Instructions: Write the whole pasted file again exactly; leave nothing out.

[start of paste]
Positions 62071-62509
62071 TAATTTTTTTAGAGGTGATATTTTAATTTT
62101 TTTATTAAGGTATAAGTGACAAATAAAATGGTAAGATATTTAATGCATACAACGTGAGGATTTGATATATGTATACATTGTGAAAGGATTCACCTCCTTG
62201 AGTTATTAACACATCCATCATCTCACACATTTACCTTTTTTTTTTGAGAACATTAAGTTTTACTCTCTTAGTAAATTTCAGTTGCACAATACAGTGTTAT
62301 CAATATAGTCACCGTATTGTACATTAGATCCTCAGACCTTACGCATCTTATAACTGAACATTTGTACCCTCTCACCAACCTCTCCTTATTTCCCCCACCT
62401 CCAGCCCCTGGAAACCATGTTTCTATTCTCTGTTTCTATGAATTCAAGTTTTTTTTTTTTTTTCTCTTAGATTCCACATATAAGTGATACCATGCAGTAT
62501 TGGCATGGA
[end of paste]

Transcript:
Positions 62071-62509
62071 TAATTTTTTTAGAGGTGATATTTTAATTTT
62101 TTTATTAAGGTATAAGTGACAAATAAAATGGTAAGATATTTAATGCATACAACGTGAGGATTTGATATATGTATACATTGTGAAAGGATTCACCTCCTTG
62201 AGTTATTAACACATCCATCATCTCACACATTTACCTTTTTTTTTTGAGAACATTAAGTTTTACTCTCTTAGTAAATTTCAGTTGCACAATACAGTGTTAT
62301 CAATATAGTCACCGTATTGTACATTAGATCCTCAGACCTTACGCATCTTATAACTGAACATTTGTACCCTCTCACCAACCTCTCCTTATTTCCCCCACCT
62401 CCAGCCCCTGGAAACCATGTTTCTATTCTCTGTTTCTATGAATTCAAGTTTTTTTTTTTTTTTCTCTTAGATTCCACATATAAGTGATACCATGCAGTAT
62501 TGGCATGGA